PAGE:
Should Republicans refuse any tax increases?

November 22, 2010

Steve Moore and Richard Vedder think raising tax revenue in exchange for spending cuts is a mug’s game (via WSJ):

In the late 1980s, one of us, Richard Vedder, and Lowell Gallaway of Ohio University co-authored a often-cited research paper for the congressional Joint Economic Committee (known as the $1.58 study) that found that every new dollar of new taxes led to more than one dollar of new spending by Congress. Subsequent revisions of the study over the next decade found similar results.

We’ve updated the research. Using standard statistical analyses that introduce variables to control for business-cycle fluctuations, wars and inflation, we found that over the entire post World War II era through 2009 each dollar of new tax revenue was associated with $1.17 of new spending. Politicians spend the money as fast as it comes in—and a little bit more.

We also looked at different time periods (e.g., 1947-2009 vs. 1959-2009), different financial data (fiscal year federal budget data, as well as calendar year National Income and Product Account data from the Bureau of Economic Analysis), different lag structures (e.g., relating taxes one year to spending change the following year to allow for the time it takes bureaucracies to spend money), different control variables, etc. The alternative models produce different estimates of the tax-spend relationship—between $1.05 and $1.81. But no matter how we configured the data and no matter what variables we examined, higher tax collections never resulted in less spending.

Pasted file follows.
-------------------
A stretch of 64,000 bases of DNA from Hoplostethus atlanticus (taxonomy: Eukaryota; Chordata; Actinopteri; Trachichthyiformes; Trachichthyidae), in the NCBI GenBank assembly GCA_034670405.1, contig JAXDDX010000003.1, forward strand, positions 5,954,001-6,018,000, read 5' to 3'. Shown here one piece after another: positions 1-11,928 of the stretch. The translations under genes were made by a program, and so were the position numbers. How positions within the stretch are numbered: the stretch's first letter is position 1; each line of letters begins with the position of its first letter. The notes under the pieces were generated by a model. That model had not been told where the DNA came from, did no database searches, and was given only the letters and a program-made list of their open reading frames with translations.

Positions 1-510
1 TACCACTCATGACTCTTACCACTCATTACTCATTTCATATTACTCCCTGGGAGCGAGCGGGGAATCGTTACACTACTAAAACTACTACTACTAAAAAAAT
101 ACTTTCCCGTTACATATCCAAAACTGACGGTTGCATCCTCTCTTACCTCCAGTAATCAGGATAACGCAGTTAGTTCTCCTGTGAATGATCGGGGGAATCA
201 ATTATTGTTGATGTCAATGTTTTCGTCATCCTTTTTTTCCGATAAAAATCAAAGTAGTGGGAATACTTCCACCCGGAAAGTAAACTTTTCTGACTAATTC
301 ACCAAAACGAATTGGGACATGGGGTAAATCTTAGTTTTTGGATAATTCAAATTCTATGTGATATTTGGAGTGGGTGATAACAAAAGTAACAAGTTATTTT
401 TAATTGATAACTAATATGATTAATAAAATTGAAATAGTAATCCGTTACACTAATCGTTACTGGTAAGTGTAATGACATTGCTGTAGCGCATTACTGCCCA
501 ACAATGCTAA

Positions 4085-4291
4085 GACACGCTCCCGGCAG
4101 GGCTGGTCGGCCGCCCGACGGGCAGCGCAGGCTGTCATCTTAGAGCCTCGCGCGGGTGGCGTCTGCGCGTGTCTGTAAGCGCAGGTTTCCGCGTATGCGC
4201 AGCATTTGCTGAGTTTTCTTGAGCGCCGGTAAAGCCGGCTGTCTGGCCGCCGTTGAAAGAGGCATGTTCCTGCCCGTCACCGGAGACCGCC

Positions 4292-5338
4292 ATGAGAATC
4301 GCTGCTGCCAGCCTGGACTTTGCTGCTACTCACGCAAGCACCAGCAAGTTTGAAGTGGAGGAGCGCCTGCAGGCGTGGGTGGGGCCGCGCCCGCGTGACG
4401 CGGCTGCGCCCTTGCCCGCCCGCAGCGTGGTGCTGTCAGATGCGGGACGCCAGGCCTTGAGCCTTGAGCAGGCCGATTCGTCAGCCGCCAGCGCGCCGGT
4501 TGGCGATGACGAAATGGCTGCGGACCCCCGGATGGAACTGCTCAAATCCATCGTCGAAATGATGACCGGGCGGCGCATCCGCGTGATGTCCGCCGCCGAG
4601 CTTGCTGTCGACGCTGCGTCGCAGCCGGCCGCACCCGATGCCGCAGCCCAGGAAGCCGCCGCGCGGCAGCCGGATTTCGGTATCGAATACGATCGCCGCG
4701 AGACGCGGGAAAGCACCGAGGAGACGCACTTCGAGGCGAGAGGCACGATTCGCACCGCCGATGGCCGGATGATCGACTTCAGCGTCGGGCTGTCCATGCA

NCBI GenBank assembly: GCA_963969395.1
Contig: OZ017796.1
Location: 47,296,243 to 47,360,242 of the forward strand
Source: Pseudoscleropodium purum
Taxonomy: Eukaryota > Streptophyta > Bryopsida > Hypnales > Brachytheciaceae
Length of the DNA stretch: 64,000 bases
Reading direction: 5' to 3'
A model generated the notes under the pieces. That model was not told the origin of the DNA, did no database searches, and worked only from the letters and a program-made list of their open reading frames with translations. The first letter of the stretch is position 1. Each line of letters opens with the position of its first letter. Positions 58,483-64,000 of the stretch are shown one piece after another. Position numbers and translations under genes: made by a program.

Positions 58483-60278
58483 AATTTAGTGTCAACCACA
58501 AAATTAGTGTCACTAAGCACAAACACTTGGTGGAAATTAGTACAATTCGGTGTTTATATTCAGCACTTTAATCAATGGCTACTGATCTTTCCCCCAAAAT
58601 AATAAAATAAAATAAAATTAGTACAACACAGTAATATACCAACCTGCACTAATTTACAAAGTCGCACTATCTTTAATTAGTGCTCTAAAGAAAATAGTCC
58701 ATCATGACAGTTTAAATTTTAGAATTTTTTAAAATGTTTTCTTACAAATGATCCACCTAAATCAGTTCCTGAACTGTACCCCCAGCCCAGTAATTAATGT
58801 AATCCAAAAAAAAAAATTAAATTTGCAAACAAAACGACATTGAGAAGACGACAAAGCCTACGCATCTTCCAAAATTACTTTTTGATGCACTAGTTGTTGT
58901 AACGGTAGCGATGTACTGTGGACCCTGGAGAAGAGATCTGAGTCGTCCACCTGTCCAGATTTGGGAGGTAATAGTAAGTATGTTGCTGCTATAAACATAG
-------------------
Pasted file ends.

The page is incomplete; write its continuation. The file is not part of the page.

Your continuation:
Well, certainly the budget can be brought into balance without tax increases. Americans for Tax Reform does it over the short term (5-7 years) by pretty much freezing spending (at 2008 levels) for everything but Medicare and Social Security. So, too, Rep. Paul Ryan with his Roadmap for America’s Future. But what about the politics? Does this assume no compromise with Democrats? If compromise is needed, what do the Rs offer? Defense cuts? But perhaps the solution is to offer a more pro-growth tax system with restructured entitlements. More revenue from more growth + less social insurance spending.

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I (and I think many others) have no problems with tax breaks for small business because they really do drive jobs in America. What really rubs a lot of people the wrong way is tax breaks for multi-national mega-corps that have no interest in supporting America or growing in America – to them the grass is greener in emerging markets like BRIC countries and they want to put their profits to work there. Maybe some kind of tax-credit for healthcare on new employees (and partial for existing employees) could be worked out?… that would help stem the big complaint I hear from small businesses.

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